Thanksgiving is a holiday that is all about gratitude, giving thanks, coming together with family and friends to break bread and re-connect. I could write entire individual blog posts on each item I have to be thankful for: my family, my friends, my health, a roof over my head, feeling safe, the ability to travel freely. I’ll start right away with a THANK YOU. I am so grateful for each of those things and more.
For the sake of this not becoming a dissertation, I am going to limit my list to some of the basics that I don’t believe many of us in the U.S. spend much time thinking about. I am thankful for: clean water that is readily available and inexpensive; ample supplies of food; toilets that flush and plumbing that works; clean and functional hospitals; libraries (FREE books that you can just take at will!); public education for all through 12th grade; a postal service that efficiently gets correspondence, bills, and packages from point A to point B (yes some countries – Guatemala being one – don’t have that).
Of course there are exceptions to even those examples – residents of Flint, MI, surely would not highlight their water system; food insecurity is real and healthy food can be very expensive and unaffordable on many budgets; some people live off the grid without flush toilets and plumbing; we all know the U.S. healthcare system has its issues; libraries and public education are free but widely variable in quality depending on the local tax base; and the postal service is having trouble keeping up with the times.
Yes, there are haves and have nots, there will always be people with more and those with less (see Desiderata poem), and corruption and inequity exist here, too. But, overall, damn we are lucky. It’s not that there aren’t problems or that it’s perfect; but we have a basic standard of living in the U.S. that exceeds the norm in many places. And that’s something I want to acknowledge and say thank you for.
As I traveled through Guatemala, I was simultaneously reminded about all that I take for granted while being struck by the contrasts that so often exist within a developing country. There is such beauty and yet such poverty. It’s a compelling place to visit, but such a challenging place to live. There are resources available to travelers from afar that people who live in the country couldn’t dream of accessing (due to the vast difference in the value of a dollar against local currencies).
The issues facing disenfranchised communities in the U.S. and abroad are big and overwhelming. The scope of the problems and the sense of hopelessness can be paralyzing. I have spent a lot of time on the sidelines wondering how I could possibly help, worrying that my involvement as a “helper” could be counter-productive, and generally so caught up in not knowing which direction to head that I headed nowhere.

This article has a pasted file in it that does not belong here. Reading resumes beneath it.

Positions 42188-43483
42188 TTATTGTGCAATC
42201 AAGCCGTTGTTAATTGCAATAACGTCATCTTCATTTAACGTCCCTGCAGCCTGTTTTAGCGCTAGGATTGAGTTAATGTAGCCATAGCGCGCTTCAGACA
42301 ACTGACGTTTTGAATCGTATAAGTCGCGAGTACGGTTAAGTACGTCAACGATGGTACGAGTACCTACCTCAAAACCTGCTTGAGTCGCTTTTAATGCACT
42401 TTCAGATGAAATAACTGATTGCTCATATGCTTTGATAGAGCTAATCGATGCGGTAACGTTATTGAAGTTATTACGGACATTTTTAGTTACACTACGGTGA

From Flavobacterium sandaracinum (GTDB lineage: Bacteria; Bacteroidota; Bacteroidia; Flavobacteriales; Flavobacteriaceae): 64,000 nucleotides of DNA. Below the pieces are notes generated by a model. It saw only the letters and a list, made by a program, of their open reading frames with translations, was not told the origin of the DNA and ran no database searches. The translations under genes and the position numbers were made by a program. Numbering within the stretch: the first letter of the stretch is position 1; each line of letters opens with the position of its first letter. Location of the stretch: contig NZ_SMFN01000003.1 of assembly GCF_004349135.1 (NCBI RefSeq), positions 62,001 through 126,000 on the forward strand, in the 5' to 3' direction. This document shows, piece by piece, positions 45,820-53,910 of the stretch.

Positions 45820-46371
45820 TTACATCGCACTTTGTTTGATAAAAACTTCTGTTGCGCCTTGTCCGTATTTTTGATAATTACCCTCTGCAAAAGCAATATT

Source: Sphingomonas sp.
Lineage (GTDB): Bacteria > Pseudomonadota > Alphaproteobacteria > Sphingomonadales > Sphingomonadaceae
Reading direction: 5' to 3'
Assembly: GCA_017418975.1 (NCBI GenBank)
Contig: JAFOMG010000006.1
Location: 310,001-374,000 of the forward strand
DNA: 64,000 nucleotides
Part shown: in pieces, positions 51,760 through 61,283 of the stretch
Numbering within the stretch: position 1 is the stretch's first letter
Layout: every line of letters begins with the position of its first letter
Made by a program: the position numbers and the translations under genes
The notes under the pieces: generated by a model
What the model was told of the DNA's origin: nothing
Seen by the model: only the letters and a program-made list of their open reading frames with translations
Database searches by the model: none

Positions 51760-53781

Recently, though, I have changed my mindset. I am choosing gratitude over guilt. I am choosing to face into problems and be part of the solution, versus doing nothing because it all feels too big or uncomfortable.
So what will I do? What can we do? Champion. Invite. Invest. Find people doing good work and shine the light on them. In the Quaker faith, they “hold someone in the light” to bring attention to a person’s suffering. Essentially the concept is to shine a light on hard times. Hold people and communities up to the light in their time of need. Bring attention to the issues that matter to you and be an ally to positive change. Invite others to join you, to see these places and people, to face into the problems and be part of the solution. And, if you have some money to spare, invest in the good work that is happening and the real changemakers doing it.
Thanksgiving is about inviting everyone to the table for a meal and saying thank you. It is not always easy, it can be stressful, and it also has a conflicted history. But the concept is right on. As I enjoy the bounty of good food and the company of family, I will be conscious of my good fortune, I will be saying thank you, and I will be holding those who are struggling in the light.
Thank you for reading and Happy Thanksgiving! Gobble gobble.
From Positive Energy + https://Instagram.com/positiveenergy_plus
One thought on “Gratitude Every Single Day”
Thank you, Meg, for putting such heartfelt words on your blog to share with so many who will benefit from reading them. You are so accurate in your assessment of basic things in life. Well said. Keep up the good work. I love the poem, Desiderata. Perfect.